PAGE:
3 Ways to Grow a Culture of Creativity and Innovation

Innovation isn’t easy. It requires dedicated time, support from company leaders and often a cost investment, but it can lead to big payoffs. In fact, companies that use collaborative innovation models like design thinking are twice as likely as their peers to see a growth rate of 15 percent or more over the next five years, according to a PwC study.

Innovation not only creates value for future customers, but can also help organizations retain top talent, reduce costs over time and stay competitive. The key to great innovation? Your own employees.

“The people within your business know its operations inside out, know the objectives that need to be hit and understand where improvements can be made,” says Fred Schebesta, founder and CEO of finder.com, a personal finance comparison website. “This makes those inside a business perfectly placed to drive innovation.”

We spoke with Schebesta and other executives about how to encourage innovation at your organization.

1) Create an innovative climate

“It is very difficult to generate high-quality innovation and see it through to implementation,” acknowledges Daniel Russell, partner at management consulting company RHR International. Because of this, Russell encourages organizations to first focus on creating a climate that supports innovation — the right climate will help to create a culture of innovation over time.

“Leaders can be a little more optimistic that they can influence how people perceive and interpret the experience they have at work (climate) versus the more amorphous basic assumptions team members have about the world and the values that guide life in organizations (culture),” he explains.

To create a climate of innovation, there are a number of things leaders can do. One tactic Russell advises is providing employees with interesting, stimulating and challenging work, such as giving team members the opportunity to do side projects that may be outside of their daily routine. He suggests setting up an innovation “garage” — a unique physical or virtual space and a specific time where employees can collaborate on innovative ideas.

2) Assemble diverse, inclusive teams

One of the keys to constructing an innovative climate is encouraging diversity in all forms. That means recruiting teams of people from a variety of business units, educational backgrounds and geographical settings.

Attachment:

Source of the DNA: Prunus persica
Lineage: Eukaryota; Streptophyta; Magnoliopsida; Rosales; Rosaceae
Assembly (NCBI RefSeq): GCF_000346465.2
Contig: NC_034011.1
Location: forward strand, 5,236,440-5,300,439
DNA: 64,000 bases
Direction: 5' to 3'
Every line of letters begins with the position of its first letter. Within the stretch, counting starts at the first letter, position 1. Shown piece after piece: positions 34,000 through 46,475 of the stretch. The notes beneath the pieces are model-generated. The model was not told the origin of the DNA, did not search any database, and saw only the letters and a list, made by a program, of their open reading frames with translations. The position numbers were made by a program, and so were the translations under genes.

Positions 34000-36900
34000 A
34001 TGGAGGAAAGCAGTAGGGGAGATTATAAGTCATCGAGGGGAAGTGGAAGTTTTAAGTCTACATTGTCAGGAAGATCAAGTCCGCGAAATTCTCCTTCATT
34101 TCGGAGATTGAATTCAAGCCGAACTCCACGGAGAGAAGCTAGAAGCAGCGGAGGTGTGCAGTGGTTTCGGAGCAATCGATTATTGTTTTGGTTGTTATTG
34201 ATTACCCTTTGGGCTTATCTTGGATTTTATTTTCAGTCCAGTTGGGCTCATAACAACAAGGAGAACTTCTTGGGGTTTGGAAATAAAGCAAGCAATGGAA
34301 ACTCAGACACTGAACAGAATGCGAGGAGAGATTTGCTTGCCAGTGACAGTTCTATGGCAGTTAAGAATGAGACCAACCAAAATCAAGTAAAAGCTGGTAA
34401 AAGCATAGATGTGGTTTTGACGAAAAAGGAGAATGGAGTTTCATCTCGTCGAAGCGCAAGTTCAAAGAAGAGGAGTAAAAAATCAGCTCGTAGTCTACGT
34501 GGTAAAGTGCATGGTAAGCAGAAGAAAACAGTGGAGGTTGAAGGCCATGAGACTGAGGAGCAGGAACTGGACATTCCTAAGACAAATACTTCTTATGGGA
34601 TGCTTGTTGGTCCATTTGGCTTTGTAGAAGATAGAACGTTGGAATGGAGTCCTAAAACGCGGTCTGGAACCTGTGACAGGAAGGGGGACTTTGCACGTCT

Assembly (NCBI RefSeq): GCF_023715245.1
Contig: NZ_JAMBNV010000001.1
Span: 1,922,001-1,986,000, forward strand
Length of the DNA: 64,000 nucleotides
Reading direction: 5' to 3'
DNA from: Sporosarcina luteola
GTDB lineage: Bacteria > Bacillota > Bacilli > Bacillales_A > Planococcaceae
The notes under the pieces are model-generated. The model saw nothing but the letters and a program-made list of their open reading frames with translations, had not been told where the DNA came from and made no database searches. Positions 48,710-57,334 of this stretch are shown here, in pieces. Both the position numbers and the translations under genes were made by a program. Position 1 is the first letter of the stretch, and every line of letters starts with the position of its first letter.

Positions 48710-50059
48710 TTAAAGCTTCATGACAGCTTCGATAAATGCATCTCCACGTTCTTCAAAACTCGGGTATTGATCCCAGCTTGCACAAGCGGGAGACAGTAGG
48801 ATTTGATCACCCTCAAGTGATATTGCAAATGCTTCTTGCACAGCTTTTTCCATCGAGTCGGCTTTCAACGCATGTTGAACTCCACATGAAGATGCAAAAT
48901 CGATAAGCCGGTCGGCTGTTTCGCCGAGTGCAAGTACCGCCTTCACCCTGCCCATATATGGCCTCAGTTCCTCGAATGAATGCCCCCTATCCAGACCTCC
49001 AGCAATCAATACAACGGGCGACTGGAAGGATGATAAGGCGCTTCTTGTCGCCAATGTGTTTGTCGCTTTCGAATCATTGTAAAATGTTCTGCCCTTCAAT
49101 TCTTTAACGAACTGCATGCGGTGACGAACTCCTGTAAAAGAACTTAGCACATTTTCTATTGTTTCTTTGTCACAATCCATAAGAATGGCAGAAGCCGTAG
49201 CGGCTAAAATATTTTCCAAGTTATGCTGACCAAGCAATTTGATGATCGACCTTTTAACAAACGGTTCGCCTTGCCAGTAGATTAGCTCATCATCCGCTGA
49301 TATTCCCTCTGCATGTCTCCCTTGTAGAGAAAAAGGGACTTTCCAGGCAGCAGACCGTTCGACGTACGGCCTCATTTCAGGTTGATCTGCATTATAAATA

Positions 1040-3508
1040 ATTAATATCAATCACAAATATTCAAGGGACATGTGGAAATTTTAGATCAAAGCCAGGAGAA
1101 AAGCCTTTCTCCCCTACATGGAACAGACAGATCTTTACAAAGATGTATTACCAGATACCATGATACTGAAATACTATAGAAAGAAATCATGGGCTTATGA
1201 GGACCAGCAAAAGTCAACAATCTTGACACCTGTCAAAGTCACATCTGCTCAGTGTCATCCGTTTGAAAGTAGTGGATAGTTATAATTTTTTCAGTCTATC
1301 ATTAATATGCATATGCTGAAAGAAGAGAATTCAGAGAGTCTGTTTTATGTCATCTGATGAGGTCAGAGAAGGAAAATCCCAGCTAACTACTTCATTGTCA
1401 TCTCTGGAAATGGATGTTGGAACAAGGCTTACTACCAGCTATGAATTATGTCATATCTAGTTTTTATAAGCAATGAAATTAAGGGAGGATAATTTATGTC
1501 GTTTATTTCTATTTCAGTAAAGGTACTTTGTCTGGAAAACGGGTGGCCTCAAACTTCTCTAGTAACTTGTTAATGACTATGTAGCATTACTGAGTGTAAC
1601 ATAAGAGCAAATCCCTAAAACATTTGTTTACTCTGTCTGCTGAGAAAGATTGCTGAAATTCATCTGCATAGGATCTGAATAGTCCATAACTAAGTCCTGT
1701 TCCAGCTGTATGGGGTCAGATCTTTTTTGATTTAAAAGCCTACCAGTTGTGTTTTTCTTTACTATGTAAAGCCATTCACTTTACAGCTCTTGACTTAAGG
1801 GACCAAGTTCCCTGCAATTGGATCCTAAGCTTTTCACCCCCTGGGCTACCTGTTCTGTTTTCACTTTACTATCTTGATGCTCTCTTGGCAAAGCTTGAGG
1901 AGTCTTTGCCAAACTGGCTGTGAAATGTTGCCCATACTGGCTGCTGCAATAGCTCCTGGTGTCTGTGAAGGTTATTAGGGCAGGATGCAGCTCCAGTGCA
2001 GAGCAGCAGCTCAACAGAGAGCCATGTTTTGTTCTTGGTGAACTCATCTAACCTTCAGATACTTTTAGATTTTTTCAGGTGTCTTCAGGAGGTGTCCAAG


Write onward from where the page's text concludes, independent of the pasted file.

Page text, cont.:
“You need to have a diversity of experience at the table,” says Joan Michelson, executive producer and host of Green Connections Radio, a podcast that features energy and sustainability innovators. “People who think differently create the kind of friction that generates new ideas.”

As employees work together on new ideas, inclusion becomes a crucial piece of the puzzle as well. “Often, people will go into a meeting and think that everyone is in agreement, but really they aren’t; they just don’t feel safe standing up and saying something,” Michelson explains.

For employees to generate and share new ideas, it is important to create an environment where they feel comfortable voicing their opinions, openly commenting on other’s viewpoints or disagreeing with ideas.

3) Encourage creative thinking

Studies have shown that routines kill creativity. And unfortunately, it’s common for people to get stuck in their daily routine at work and put aside creative thinking for another day. To get people out of this habit, Mark Goldin, chief technology officer at Cornerstone OnDemand, encourages people to get away from their everyday jobs by hosting an annual “Hackathon” for employees.

“The Hackathon is a company wide initiative that takes place over a 24-hour period. People from all departments, not just technology and development, work alone or in teams to develop and pitch ideas they think will move the company forward,” says Goldin.

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At the 4th annual Hackathon last year there was only one rule: “You cannot work on activities related to your day job; only new thinking and new ideas allowed,” says Goldin.

Hackathons are common in the tech industry, but the concept is adaptable by other organizations. Bringing in outsiders to talk with your team to provide different perspectives is one possibility.

But it isn’t just breaking routine that helps spark creativity. The most important ingredient is a culture that embraces innovation. That tone may be set at the top, but making it work is having managers open and encouraging about new ideas. They make it work.

This article originally appeared on ReWork, a publication exploring the future of work.

Charles Coy

Charles is the Senior Director of Analyst and Community Relations at Cornerstone. He came to Cornerstone interested in the ways that technology can impact how organizations evaluate, motivate and value their employees. Charles is a study in permanence, having worked in every dark corner of Cornerstone since the early days of the company more than 16 years ago.